During the ongoing massive purge of government critics following the failed coup, the government has thrown 135 journalists into prison, adding to a total of over 160, and terminated around 170 media outlets. The vague charges are usually terror-related, and often no evidence is presented.

Ellis calls the current lack of media freedom “extremely alarming.”

“There’s more political pressure, more manipulation of the advertising market or other economic factors trying to starve the opposition newspapers.”

Most press freedom groups say Turkey is by far the world’s leading jailer of journalists. During the trial, Cumhuriyet’s famous investigative journalist Ahmet Şık gave a long statement in court.

“The irreconcilable contradiction between us and those who want to strangle the truth will never end. In these dark days we don’t need the further loss of truth,” he said.

Şık’s wife Yonca says her husband is simply doing his job, and has only become famous and imprisoned because few others are willing to do real journalism.

“He always tells the truth and asks the right questions,” she told the Media Line. “The silence of the others is what makes Ahmet’s voice this strong, and that’s why he’s in prison.”

She says she hasn’t lost hope but doesn’t have a lot of expectations from Turkey’s government-dominated judicial system.

“Ahmet’s case shows that there is no state of law anymore in Turkey, because what they have in the indictment and in the charges is so absurd.”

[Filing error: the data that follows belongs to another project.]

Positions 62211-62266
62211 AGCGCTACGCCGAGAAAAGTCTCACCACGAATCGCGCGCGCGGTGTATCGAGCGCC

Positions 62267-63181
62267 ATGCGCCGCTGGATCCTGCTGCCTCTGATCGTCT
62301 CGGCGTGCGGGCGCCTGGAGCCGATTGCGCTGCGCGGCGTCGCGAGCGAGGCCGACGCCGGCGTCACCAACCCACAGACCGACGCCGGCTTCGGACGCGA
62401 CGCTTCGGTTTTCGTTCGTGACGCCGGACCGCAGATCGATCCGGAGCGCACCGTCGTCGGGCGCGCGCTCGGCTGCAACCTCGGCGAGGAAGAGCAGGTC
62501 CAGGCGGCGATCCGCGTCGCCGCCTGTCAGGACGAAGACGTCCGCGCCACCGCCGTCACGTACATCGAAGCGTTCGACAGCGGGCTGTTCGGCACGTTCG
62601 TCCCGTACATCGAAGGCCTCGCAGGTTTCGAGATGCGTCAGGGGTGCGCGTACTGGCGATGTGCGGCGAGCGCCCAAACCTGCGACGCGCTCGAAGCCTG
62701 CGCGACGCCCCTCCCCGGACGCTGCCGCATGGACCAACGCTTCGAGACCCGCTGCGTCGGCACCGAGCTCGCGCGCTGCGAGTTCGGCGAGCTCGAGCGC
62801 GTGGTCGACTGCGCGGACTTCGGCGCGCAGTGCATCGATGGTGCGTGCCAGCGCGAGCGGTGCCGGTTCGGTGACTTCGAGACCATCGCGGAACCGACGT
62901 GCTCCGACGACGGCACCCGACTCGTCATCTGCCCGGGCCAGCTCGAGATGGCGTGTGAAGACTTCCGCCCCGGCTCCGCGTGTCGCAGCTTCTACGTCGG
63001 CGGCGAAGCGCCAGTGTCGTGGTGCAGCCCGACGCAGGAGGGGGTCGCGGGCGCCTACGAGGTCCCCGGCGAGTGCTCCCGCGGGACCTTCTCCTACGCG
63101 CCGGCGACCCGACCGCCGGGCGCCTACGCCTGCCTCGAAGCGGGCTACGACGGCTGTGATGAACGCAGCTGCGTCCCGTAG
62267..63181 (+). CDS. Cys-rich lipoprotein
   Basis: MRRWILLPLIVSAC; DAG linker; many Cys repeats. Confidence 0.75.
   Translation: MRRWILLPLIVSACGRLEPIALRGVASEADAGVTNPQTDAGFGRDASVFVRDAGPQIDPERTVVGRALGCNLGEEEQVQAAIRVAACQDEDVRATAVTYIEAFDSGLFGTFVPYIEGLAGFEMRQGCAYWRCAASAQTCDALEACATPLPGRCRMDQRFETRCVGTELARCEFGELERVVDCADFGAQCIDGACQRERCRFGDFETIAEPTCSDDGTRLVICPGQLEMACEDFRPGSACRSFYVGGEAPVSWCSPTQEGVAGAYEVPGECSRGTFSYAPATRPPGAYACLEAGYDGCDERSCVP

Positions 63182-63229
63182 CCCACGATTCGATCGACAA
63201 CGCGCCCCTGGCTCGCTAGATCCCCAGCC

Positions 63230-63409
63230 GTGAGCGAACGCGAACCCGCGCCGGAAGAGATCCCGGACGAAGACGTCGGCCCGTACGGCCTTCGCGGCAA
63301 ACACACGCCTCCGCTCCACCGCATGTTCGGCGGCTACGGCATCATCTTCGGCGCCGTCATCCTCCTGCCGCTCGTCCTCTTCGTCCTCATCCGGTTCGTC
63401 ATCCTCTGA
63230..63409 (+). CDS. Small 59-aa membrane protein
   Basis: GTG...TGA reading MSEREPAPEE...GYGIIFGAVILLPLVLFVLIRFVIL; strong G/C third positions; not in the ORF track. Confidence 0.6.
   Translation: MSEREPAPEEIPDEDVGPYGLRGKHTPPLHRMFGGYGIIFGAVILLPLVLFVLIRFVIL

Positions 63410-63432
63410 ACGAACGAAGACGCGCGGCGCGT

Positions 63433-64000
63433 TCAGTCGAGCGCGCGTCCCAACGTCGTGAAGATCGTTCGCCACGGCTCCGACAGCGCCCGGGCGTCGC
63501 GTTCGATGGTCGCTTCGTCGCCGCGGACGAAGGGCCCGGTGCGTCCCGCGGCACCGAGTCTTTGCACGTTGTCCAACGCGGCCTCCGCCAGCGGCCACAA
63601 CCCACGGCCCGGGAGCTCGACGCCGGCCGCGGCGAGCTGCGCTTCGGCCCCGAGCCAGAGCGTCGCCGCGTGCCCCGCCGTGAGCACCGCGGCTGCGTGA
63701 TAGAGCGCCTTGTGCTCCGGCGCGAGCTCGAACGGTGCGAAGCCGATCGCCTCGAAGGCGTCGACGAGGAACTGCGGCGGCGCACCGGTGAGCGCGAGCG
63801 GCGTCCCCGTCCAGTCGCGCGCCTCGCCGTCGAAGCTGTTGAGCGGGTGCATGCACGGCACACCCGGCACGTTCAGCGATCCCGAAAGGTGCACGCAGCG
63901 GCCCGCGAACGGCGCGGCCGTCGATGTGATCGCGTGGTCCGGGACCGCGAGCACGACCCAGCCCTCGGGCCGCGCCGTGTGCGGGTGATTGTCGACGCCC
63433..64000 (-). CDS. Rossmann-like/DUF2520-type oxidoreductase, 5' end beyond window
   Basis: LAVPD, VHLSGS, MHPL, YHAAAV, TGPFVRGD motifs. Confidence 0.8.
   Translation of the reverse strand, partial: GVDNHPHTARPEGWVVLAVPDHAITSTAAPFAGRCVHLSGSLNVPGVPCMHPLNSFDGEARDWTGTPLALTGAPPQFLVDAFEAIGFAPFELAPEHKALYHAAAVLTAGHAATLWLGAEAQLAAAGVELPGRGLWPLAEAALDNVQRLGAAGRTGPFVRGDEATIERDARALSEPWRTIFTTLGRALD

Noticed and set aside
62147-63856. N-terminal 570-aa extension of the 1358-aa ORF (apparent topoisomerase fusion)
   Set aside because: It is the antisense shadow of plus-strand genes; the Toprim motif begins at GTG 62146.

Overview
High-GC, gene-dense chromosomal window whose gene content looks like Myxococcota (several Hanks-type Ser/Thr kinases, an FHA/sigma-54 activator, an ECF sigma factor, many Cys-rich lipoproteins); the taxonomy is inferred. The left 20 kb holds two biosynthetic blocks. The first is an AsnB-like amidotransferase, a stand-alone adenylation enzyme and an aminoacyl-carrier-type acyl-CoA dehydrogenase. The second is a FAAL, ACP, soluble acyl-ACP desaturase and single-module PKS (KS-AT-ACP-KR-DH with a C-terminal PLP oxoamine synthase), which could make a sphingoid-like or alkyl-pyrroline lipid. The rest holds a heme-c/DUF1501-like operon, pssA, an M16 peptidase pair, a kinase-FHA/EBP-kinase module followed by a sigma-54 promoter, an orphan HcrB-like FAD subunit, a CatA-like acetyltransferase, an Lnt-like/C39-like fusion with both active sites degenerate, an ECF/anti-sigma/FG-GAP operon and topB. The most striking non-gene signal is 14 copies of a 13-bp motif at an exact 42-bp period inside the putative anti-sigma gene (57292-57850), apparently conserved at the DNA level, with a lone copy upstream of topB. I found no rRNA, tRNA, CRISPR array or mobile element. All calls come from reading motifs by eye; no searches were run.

Şık was also imprisoned in 2011 by a Gülen-dominated court back when the movement was closely allied to the AKP, after writing a book critical of the group. Yonca Şık says her husband’s current time in jail is harder because of worsening prison conditions under the current State of Emergency introduced after the failed coup. She says Ahmet is “totally isolated,” with very limited and closely monitored contact with the outside world.

“How can you build a defence strategy when you see your lawyer only one hour a week, with a security guard listening to everything?” she asks, also pointing out that documents are not allowed to be exchanged between lawyer and client.

Özgür Mumcu, a prominent Cumhuriyet columnist who’s thus far managed to avoid prison, says he and his colleagues await in fear of being the next journalists on trial.

“Everybody is scared,” he told the Media Line. “We’re all doing it despite this feeling. Courage doesn’t mean not being scared, it means continuing to do it despite being scared.”

However, solidarity is rare in the Turkish media landscape, now almost entirely subservient or deferential to the government. The pro-government media has either accused Cumhuriyet journalists of being terrorists or simply ignored the case against the paper.

“I think that most of the population is unaware of this case because it’s not covered by pro-government media,” Mumcu said.

However, at least on Turkish social media, Ahmet Şık’s name started trending as he concluded his testimony to roaring applause:

“We know that what scares tyrants the most is courage. And the tyrants should know that no cruelty can prevent the progress of history. Down with tyranny, long live freedom.”